> originally I thought the register was per-core. If it were, then you could just wipe it on context switches. But since it's per-cluster, sadly, we're kind of screwed, since you can do cross-core communication without going into the kernel.


You gotta access those bits though some instructions though. What if the command pipeline filters those instructions.


Can you elaborate what you mean? What is the "command pipeline" here?



You are working here with CPU registers. At this point the OS has no say, it’s a hardware bug. Not a particularly serious one though.


I didn't say the OS filters the pipeline. Modern CPUs have a lot of updateable microcode, including how it handles its command pipeline.


There is no indication that the M1 has updatable microcode, nor any other features that might allow such mitigation. (If it did, Apple would've fixed it; I did give them a 90 day disclosure warning and they're not lazy about fixing actual fixable bugs.)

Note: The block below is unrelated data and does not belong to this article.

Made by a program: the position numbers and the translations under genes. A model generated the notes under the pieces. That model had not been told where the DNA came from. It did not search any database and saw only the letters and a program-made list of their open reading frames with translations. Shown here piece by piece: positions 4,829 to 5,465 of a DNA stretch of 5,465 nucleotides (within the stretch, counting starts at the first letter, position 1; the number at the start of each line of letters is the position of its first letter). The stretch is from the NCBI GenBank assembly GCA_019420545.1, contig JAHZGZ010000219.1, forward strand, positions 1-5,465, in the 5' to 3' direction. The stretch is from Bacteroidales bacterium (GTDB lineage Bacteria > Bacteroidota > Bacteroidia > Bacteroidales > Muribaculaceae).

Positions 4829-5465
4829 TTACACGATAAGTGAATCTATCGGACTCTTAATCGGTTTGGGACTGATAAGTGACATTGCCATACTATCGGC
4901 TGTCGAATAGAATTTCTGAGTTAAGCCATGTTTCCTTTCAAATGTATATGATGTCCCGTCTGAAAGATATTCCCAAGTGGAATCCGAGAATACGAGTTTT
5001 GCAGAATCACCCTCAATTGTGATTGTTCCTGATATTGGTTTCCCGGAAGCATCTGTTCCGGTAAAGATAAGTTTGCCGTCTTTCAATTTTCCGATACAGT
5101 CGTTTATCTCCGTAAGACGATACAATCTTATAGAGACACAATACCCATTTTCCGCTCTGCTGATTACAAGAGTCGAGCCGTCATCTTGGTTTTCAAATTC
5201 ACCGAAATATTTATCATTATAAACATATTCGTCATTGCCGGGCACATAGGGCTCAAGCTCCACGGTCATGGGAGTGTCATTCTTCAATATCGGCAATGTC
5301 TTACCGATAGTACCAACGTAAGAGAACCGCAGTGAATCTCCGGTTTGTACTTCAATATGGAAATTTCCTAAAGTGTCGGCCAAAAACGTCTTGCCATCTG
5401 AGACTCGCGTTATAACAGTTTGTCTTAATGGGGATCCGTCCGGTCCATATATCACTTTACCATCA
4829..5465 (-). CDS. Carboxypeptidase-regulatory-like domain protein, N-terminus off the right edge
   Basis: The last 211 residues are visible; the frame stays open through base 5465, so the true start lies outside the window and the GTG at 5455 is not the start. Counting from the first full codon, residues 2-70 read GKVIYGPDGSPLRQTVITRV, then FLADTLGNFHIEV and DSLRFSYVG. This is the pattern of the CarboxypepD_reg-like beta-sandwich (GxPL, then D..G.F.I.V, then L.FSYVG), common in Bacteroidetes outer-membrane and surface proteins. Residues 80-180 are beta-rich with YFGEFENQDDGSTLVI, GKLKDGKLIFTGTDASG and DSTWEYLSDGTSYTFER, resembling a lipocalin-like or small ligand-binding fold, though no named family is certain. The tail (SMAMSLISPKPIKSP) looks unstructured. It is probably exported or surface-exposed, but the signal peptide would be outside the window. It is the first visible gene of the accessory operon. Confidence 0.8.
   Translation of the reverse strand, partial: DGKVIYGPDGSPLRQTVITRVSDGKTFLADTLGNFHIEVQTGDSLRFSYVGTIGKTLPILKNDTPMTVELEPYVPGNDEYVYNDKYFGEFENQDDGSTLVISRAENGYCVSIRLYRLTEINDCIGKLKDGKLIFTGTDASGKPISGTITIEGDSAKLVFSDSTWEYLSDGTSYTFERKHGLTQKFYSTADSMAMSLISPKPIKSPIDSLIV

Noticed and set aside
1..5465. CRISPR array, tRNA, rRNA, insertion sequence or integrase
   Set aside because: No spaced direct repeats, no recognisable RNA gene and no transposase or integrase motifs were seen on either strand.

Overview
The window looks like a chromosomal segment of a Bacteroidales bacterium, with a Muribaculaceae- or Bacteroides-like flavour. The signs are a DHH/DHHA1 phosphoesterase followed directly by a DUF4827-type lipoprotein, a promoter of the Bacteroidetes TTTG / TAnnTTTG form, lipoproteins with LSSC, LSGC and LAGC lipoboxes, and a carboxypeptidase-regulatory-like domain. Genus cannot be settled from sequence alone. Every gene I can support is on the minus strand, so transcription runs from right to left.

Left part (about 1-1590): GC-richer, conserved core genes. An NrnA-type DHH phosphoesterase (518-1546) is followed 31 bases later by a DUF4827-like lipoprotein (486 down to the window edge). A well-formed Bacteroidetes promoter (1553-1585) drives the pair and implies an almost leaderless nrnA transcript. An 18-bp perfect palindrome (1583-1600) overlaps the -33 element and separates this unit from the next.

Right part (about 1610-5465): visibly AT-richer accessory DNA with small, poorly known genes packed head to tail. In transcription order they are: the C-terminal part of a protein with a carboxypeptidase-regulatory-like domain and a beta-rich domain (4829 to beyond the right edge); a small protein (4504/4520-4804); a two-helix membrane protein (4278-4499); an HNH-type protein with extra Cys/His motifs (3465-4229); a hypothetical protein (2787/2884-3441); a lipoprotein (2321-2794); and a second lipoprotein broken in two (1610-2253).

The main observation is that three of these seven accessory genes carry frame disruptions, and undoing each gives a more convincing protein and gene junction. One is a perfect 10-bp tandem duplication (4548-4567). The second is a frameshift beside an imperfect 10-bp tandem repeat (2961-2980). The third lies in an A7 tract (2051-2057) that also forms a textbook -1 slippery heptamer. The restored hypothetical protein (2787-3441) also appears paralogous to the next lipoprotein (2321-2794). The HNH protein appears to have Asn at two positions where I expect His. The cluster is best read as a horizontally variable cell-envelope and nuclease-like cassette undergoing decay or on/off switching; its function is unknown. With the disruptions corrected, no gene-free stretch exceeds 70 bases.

Aw - that was what I was worried about - without updatable microcode :nuke:.


Modern x86/x64 CPUs. The M1 might not have updatable microcode.


Apple might consider microcode a vulnerability. Certainly a double-edged knife.


Because the CPU doesn't provide a practical means to do so.


Doesn't the kernel control CPU access?


There's more specific answers here, but in general the answer to this question is "only partly". The kernel is what initially gives your process a time slice on the CPU, by setting an alarm for the CPU to return control to the kernel at the end of the time slice, and then just jumping into your code. During your time slice, you can do anything you want to the CPU, and in general only interrupts (timer interrupts, hardware interrupts, page faults, etc) will cause the kernel to get involved again. There are some specific features that CPU designers add to give extra control to the kernel, but that's a feature of the CPU and it's only when the CPU has explicitly added that type of control.